Calling racial and ethnic bias "antithetical" to the way a US jury is supposed to work, the Supreme Court took exception Monday to the usual rule that jury deliberations be kept secret, the New York Times reports. The court's 5-3 ruling mandates that state and federal laws meant to shroud jury discussions in secrecy can be overridden if the defendant is convicted and it's revealed that any jurors made discriminatory statements that helped lead to the verdict, per the Hill. The case—which forced the Supreme Court to weigh Sixth Amendment rights for an impartial jury against a jury's privilege of debating without disclosure—centered on Miguel Angel Pena-Rodriguez, who was accused of sexually assaulting two teen sisters at a Colorado racetrack in 2007, convicted in 2010 of three misdemeanors, and sentenced to two years' probation.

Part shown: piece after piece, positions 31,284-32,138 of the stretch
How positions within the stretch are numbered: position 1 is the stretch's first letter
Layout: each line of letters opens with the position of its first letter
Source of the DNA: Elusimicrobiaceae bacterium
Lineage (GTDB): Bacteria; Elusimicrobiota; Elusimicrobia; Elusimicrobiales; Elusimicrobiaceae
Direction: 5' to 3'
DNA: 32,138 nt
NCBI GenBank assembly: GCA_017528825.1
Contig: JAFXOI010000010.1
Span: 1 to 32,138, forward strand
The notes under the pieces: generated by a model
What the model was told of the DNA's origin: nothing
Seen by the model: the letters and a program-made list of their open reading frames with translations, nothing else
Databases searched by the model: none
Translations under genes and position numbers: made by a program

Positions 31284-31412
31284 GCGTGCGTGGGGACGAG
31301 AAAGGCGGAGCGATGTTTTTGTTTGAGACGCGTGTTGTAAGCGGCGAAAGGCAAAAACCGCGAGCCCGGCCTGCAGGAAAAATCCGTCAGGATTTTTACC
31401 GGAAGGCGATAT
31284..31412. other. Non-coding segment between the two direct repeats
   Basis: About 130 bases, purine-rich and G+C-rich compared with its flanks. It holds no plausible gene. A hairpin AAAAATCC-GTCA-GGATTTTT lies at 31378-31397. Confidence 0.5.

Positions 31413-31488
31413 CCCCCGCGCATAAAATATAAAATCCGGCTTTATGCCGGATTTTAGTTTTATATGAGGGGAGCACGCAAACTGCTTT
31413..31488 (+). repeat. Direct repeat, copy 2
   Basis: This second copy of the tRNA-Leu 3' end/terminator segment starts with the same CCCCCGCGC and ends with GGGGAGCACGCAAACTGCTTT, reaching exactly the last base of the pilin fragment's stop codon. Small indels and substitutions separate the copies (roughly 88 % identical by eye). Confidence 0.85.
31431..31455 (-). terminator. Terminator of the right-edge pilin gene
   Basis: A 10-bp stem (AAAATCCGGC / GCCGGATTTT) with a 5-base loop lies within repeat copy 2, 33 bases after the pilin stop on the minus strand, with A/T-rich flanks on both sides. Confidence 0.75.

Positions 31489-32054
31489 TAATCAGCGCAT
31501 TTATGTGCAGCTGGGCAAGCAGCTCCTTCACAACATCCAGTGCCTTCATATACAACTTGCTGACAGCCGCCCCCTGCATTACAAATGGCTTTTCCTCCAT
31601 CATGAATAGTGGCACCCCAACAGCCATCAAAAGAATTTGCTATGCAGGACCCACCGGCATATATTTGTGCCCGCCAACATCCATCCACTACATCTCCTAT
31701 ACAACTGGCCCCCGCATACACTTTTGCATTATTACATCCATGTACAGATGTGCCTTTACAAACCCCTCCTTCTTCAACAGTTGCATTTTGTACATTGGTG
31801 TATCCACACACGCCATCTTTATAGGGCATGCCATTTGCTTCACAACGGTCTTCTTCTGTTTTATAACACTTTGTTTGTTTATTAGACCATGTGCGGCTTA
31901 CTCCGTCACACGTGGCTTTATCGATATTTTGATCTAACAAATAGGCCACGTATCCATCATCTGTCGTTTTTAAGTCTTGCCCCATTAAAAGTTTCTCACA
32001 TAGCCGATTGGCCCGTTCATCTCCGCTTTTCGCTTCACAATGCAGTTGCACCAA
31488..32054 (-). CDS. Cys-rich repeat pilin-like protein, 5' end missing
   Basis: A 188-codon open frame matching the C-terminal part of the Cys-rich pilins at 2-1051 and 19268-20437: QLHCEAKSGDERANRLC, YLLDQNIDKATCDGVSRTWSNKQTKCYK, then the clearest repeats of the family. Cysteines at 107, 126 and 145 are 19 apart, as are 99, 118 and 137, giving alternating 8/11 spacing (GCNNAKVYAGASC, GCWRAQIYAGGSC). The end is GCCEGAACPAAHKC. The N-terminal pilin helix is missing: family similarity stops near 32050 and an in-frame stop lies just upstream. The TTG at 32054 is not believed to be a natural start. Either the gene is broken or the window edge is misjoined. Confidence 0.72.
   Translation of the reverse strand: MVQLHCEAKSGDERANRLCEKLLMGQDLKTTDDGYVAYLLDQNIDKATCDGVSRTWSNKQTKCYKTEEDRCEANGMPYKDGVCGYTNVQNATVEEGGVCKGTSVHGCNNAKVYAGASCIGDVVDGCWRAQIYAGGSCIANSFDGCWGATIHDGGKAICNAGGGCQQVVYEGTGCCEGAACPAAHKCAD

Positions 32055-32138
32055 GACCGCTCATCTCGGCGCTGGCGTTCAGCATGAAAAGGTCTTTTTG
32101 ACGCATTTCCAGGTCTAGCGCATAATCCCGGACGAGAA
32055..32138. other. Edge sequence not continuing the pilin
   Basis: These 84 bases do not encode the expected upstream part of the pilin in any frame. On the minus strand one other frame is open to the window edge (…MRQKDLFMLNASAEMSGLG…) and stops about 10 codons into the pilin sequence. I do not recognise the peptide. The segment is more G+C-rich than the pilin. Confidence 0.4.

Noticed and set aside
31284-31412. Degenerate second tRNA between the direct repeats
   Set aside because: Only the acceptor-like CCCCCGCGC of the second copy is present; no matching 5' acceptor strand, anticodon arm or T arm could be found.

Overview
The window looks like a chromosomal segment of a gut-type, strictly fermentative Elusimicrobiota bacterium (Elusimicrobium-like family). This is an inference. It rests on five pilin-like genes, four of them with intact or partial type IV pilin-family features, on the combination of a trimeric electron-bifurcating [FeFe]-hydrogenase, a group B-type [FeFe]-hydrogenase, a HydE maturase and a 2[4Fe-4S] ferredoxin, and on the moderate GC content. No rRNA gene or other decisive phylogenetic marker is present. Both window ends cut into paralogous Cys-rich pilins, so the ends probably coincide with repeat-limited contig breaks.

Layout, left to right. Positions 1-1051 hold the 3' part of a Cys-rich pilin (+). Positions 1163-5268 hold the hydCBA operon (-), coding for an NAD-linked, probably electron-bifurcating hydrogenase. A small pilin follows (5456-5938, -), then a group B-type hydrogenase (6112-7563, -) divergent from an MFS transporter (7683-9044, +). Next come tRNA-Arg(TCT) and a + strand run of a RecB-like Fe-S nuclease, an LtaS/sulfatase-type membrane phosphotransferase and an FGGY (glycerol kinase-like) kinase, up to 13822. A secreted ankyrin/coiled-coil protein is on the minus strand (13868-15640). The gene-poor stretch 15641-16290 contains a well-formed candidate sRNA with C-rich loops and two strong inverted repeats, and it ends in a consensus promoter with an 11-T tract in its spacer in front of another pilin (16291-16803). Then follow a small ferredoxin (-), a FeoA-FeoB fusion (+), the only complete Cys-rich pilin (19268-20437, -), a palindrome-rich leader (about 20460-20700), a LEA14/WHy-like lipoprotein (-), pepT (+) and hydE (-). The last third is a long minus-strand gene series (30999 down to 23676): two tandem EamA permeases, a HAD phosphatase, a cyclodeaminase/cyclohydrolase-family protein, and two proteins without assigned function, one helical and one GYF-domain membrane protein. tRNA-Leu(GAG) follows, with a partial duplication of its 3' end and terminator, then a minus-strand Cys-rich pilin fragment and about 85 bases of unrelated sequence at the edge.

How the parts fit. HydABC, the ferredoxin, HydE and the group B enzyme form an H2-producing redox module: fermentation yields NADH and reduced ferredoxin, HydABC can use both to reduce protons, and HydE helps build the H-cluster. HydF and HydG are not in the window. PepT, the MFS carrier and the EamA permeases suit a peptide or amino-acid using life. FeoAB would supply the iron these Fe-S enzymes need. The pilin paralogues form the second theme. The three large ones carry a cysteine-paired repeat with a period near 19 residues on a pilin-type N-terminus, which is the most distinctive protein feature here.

After his trial ended, two jurors came forward to the defense to say that a juror known as "Juror HC" had expressed anti-Hispanic feelings during deliberations, including saying Mexican men "take whatever they want" and are "guilty of being aggressive toward women and young girls" 90% of the time; that juror also reportedly didn't find the defendant credible because he was an "illegal" (even though Pena-Rodriguez testified he was, indeed, a legal resident). Dissent to the Supreme Court's ruling, which stated that such prejudice "must be confronted in egregious cases," was offered by Justice Samuel Alito, who called the decision a "startling development" and said it flouted privacy that had been afforded to the jury room "for centuries." (A death-row inmate got a new trial because one juror tweeted.)